Theoretical ethanol(g/L) Productivity(g-ethanol/l/hr)

Experiments

*sul = h2so4

*per = ho

Fig. 5. Effect of co-pretreatment process on experiment, theoretical ethanol and ethanol yield

3.4 Biomethane potential test (BMP)

The results of the BMP summarized in Table 2. The methane yield in this studied in the range 333-514 ml CH4/gVS-added. Tony-Smith et al. [22] reported that the methane yield of wheat stillage in the literature ranged from 380-529 ml CH4/gVS-added. The methane yield of the co-pretreated OPF with water and microwave for the greatest amount of methane yield was 514 ml CH4/gVS-added (40.66 %CH4). The methane yields of the sulfuric acid and microwave, hydrogen peroxide and microwave pretreatment had low because of toxicity such as acetovanillone and syringic acid that were noticed at high concentration in lignocellulosic material [2]. Wilkie et al. [23] suggested that high levels of potassium, metals and sulfate in addition to phenolic compounds that were produced during the ethanol production process that it could inhibit the methanogenesis. The pH digested ranges from 7.3 - 7.5 which was neutral value and optimum for methanogenic bacteria in the system.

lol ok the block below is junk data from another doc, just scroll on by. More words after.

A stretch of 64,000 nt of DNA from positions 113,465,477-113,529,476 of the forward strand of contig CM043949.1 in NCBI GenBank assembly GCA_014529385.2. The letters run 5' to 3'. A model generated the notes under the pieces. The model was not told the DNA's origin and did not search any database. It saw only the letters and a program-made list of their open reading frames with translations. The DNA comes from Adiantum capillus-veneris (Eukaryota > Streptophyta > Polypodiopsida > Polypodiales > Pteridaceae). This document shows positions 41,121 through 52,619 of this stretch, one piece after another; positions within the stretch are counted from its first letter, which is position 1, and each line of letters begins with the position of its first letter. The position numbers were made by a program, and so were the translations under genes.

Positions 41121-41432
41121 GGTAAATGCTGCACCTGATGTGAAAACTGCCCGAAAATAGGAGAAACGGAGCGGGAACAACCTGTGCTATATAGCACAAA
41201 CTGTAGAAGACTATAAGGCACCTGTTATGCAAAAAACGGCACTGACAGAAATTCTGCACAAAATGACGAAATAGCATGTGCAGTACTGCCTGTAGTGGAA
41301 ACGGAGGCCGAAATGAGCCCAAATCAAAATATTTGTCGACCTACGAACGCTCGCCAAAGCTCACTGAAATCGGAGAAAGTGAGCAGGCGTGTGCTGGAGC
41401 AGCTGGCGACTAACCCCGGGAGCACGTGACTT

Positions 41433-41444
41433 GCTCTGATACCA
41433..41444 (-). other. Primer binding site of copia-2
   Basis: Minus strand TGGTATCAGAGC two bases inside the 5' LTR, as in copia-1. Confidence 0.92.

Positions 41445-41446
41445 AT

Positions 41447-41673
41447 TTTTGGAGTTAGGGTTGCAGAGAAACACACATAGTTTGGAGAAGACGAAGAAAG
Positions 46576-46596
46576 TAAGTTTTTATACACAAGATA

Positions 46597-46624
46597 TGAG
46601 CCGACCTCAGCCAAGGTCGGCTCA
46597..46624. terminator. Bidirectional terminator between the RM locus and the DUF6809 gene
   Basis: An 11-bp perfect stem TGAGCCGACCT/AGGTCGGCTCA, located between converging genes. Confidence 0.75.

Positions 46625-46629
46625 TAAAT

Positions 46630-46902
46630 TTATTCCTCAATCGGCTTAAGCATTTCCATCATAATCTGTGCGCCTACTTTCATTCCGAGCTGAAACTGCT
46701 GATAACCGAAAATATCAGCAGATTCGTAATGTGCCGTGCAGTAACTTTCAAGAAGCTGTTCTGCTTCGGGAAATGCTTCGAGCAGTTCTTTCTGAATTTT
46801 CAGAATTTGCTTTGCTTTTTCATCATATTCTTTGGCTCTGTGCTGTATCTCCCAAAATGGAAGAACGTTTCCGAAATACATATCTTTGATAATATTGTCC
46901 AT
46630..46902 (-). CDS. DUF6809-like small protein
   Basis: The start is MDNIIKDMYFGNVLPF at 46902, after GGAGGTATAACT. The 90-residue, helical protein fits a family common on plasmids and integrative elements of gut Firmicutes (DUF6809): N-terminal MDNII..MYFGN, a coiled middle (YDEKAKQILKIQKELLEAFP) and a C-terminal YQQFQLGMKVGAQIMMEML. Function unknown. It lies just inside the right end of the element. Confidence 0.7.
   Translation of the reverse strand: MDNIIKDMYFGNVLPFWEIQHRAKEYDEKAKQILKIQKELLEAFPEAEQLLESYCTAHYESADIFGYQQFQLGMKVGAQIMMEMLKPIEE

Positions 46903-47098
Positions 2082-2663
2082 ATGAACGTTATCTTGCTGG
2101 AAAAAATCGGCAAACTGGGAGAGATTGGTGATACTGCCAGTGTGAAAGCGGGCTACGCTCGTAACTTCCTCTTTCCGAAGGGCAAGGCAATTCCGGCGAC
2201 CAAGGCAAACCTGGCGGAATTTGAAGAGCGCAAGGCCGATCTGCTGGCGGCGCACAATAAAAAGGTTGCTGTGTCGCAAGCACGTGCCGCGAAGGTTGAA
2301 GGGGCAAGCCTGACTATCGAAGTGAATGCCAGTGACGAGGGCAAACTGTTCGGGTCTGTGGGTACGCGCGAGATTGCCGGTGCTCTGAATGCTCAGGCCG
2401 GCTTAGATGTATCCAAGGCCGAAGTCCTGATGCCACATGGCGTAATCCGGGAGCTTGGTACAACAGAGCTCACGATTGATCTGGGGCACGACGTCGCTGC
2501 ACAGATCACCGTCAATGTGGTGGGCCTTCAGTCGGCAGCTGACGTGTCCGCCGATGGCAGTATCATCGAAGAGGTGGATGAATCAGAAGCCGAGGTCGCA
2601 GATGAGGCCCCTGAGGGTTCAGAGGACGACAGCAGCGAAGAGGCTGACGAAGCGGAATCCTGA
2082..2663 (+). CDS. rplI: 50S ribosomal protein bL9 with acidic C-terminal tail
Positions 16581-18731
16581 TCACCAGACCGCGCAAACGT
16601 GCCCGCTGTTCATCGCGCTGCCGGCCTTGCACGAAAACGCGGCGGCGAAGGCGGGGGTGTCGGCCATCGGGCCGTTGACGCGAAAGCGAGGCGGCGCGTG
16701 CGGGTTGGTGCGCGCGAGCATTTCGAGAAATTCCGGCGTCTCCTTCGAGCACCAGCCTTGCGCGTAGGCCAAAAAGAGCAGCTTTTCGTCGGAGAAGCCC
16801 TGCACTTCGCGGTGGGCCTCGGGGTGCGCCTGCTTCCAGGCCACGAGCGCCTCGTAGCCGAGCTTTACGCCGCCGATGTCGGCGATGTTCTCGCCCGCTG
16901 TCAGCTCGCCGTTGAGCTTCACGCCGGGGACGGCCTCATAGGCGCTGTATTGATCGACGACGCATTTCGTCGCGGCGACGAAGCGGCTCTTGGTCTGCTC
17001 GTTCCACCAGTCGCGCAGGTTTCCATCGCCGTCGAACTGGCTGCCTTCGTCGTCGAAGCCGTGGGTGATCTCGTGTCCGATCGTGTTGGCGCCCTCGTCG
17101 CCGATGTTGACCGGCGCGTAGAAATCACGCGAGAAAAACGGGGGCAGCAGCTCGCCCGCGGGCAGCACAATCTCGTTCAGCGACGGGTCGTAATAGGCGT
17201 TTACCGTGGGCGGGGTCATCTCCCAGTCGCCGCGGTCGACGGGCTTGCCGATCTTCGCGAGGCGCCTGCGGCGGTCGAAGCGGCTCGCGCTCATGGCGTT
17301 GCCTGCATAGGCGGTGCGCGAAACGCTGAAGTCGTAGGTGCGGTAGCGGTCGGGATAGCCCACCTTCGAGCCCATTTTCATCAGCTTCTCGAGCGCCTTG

Table 2. Biomethane potential test of OPF from ethanol effluent

Substrate Substrate concentration(g VS/l) CH4 yield (ml CH/g VS-added) pH digested

Water + Microvave 6.85 514 7.49

SUL.(1%) + Microvave 5.02 379 7.57

SUL.(2%) + Microvave 6.40 477 7.34

SUL.(3%) + Microvave 6.04 473 7.52

SUL.(4%) + Microvave 5.41 495 7.46

PER.(1%) + Microvave 6.90 333 7.45

PER.(2%) + Microvave 6.52 425 7.40

PER.(3%) + Microvave 6.08 387 7.48

PER.(4%) + Microvave 7.45 484 7.45

*SUL. = H2SO4 and PER. = H2O2

3.5 Mass balance and energy output

The mass and energy balance were used for assessing the energy output of OPF in the SSF process (Fig. 6). The energy output from 1000g of OPF can produce to total ethanol and methane were 30.31 g ethanol (SAP = 26g-ethanol, SSF = 4.31 g-ethanol) and 52 LCH4. The energy value of the ethanol was 30.31 kg-ethanol/ton of OPF or 809 MJ/ton of OPF (lower heating values of 26.7 MJ/kg-ethanol) [5]. The methane production of effluent from ethanol production was 52 m3 CH4/ton of OPF. Rabelo et al. [24] reported that the highest methane production obtained 72.1 m3 CH4/ton of bagasse when pretreated with the peroxide. The electricity production of 1 ton of OPF would be 1,872 MJ (1 m3 CH4= 36 MJ) or 518 kWh (1 m3 CH4=9.96 kWh) of electricity. Finally, The total energy output from two stage SSF was 2,681 MJ/ton of OPF or 745 kWh/ton of OPF(1 kWh= 3.6 MJ).